Initially, investors responded positively to the news of a significantly more brutal round of field surgery. The share price even rose in early trading. But then the penny dropped.
By Frances Coppola and cross-posted from Forbes
Deutsche Bank didn’t waste any time getting to work with the hatchet. On Sunday, July 7, it announced 18,000 job losses worldwide, the complete closure of its equities trading division and significant cuts to fixed income and rates businesses. On Monday, July 8, the cuts began. As London and New York slept, blissfully unaware of what was to come, the bank was already sacking entire teams in Sydney and Hong Kong.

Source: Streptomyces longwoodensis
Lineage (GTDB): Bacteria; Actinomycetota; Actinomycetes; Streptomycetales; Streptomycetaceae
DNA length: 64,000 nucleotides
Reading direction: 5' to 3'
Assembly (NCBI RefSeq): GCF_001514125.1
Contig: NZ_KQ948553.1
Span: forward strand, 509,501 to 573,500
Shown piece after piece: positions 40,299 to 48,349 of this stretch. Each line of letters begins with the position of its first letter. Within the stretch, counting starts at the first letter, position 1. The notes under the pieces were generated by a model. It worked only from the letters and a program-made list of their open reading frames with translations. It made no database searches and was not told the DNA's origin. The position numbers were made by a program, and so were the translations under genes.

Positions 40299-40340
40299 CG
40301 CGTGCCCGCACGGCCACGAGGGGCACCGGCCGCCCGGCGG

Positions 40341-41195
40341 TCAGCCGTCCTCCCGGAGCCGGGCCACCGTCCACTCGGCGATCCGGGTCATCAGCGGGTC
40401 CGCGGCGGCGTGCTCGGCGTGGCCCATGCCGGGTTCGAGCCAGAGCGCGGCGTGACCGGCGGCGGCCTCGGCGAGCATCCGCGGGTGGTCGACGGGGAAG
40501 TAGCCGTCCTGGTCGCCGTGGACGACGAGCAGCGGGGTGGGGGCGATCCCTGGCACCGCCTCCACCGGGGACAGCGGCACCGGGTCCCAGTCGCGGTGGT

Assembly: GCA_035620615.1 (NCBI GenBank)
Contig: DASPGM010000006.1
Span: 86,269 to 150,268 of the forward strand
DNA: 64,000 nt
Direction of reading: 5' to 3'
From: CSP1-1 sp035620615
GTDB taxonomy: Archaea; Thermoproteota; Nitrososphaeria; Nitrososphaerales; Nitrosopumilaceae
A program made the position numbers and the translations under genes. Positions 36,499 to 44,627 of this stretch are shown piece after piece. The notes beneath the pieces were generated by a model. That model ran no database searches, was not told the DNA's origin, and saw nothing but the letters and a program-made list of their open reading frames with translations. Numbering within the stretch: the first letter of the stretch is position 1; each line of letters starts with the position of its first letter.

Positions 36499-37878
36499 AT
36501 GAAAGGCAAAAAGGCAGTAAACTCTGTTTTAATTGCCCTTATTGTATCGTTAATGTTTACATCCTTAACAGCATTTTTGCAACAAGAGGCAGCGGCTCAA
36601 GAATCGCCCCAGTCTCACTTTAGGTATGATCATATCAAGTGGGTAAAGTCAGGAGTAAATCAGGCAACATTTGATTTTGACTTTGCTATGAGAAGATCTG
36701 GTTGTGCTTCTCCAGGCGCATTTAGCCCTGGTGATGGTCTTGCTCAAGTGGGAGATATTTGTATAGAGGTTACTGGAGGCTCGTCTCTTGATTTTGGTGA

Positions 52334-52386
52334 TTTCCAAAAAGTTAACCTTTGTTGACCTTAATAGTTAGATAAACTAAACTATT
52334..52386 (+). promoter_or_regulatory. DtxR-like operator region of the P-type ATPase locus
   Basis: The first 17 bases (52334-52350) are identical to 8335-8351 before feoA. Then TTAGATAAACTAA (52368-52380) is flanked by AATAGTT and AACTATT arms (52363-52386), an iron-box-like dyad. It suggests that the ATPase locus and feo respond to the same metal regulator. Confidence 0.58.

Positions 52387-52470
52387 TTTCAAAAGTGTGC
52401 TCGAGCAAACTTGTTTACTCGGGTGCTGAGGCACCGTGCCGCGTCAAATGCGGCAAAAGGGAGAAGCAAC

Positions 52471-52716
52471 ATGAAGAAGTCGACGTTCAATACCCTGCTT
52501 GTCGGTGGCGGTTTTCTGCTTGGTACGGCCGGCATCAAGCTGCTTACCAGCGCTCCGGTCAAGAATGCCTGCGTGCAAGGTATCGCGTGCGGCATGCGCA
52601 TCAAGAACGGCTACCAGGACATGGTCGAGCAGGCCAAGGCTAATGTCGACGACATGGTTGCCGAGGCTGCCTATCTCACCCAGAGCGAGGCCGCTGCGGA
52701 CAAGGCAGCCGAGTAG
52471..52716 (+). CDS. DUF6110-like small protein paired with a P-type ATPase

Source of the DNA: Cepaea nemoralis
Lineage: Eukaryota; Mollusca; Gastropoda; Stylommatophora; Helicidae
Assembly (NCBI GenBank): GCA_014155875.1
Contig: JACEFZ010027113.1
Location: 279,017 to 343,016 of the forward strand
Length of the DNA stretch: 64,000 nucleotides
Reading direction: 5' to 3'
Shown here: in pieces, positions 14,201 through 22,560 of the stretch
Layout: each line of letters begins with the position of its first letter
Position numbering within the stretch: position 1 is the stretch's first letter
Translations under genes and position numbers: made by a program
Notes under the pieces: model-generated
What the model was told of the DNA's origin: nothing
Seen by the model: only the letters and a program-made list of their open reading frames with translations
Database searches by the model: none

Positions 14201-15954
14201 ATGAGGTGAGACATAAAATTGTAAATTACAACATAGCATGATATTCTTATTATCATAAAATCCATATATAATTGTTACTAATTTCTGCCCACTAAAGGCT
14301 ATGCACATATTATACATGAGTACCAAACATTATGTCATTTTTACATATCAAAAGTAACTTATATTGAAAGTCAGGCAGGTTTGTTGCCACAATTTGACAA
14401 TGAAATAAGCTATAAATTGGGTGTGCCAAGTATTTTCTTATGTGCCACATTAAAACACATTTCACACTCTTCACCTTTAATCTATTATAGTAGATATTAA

The carnage continued throughout the day. In London, people arrived at work only to be handed documents formally notifying them that they are “at risk” of redundancy and sent home. A stream of workers left Deutsche Bank’s London office carrying bags and boxes containing personal effects from their desks. Others headed for the pub to drown their sorrows. Some were tearful, others shocked and confused. Some workers didn’t bother to turn up for work at all, correctly concluding that there was little point after hearing the announcement the previous day.
In New York, staff were summoned to meetings in which they were dismissed en masse. By mid-morning, according to Business Insider, there was a constant stream of people leaving the office.
The outlook for many of the terminated staff is grim, particularly in the U.K. where Brexit uncertainty is casting a considerable shadow. Not that anyone outside the finance industry cares, much…